LTFS – Linear Tape File System

Using LTFS for archiving and data interchange

LTFS is designed to free LTO tapes from backup software Linear Tape File System (LTFS) turns an LTO-5 or LTO-6 tape into a self describing file system.  Create folders and partitions on the tape without the need of external software and access the files as if you inserted a USB key and with the operating system’s graphical file manager, reading data on a tape cartridge is as easy as drag and drop.

LTFS functionality

LTFS is a significant step in moving tape storage away from its reputation as complex and difficult to use. Unlike disk storage, the tape has required device-specific software to read, write and manage data stored on its cartridges in libraries. Even with tape management software, file access was not intuitive, as it required users to know which cartridge volume contained the files they needed. Further, because operating systems were not typically shipped with built-in tape library support, standard OS disk interfaces did not enable direct reading and writing to tape cartridges stored in tape libraries and each tape could only be read by the same backup software which wrote it.

LTFS Linear Tape File System

History of LTFS

Originally developed by IBM LTFS provides an easy way to archive data to tape without the need for 3rd party backup software. Currently, LTFS supports all LTO-5, LTO-6 & LTO-7 drives.

The metadata of each cartridge once mounted, is cached in server memory. Metadata operations, such as browse directory and filename search, do not require tape movement.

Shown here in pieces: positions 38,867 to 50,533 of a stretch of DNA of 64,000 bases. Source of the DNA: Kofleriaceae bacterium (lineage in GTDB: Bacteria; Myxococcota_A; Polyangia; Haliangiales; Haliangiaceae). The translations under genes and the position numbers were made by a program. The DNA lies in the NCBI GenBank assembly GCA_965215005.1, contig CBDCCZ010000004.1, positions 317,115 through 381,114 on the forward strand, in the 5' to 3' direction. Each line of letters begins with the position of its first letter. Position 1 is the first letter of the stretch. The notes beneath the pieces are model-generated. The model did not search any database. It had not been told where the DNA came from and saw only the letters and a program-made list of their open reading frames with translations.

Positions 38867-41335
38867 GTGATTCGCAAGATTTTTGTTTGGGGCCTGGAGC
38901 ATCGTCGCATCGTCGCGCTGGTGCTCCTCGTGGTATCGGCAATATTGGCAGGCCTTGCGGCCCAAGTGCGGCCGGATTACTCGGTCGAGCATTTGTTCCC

LTFS Applications

Designed to store files sequentially LTFS is ideal for storing all digital data and works very well with video footage which creates a huge amount of data when editing 2K, 4K or 3D video files.  The ability to take an LTFS tape and move it from various OS platforms guarantees data interchange when sending data to and from clients.

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Products & Solutions

We are able to provide a variety of Linear Tape File Systems (LTFS) from a variety of manufacturers including single drives through to very large sophisticated tape libraries.

Backup vs Archiving

Backup – A backup is designed to restore recently deleted files, recover systems from software, hardware failure or malicious attack.  A backup is taken daily, weekly, monthly and the backup data is overwritten after “x”.

Archiving –  An archive is a way to move important critical information from tier 1 storage that must be retained for a number of years for government, corporate, legislative or legal reasons.  Companies daily perform backups but few archive.  A simple fact is 80% of all data becomes inactive after 1 year.  By moving data to an archive you free up valuable disk space, decrease backup windows, perform faster restores and save money.

I have written a White Paper on Backup Less Archive More that explains in detail the savings that can be made by deploying an archive.

BACKUP-LESS

In addition to the above, I have written a White Paper about the issues surrounding Archiving Data to The Cloud.

archiving to the cloud

If you are looking for a single LTFS tape solution please call us on 01256 782030 and we will be happy to assist.

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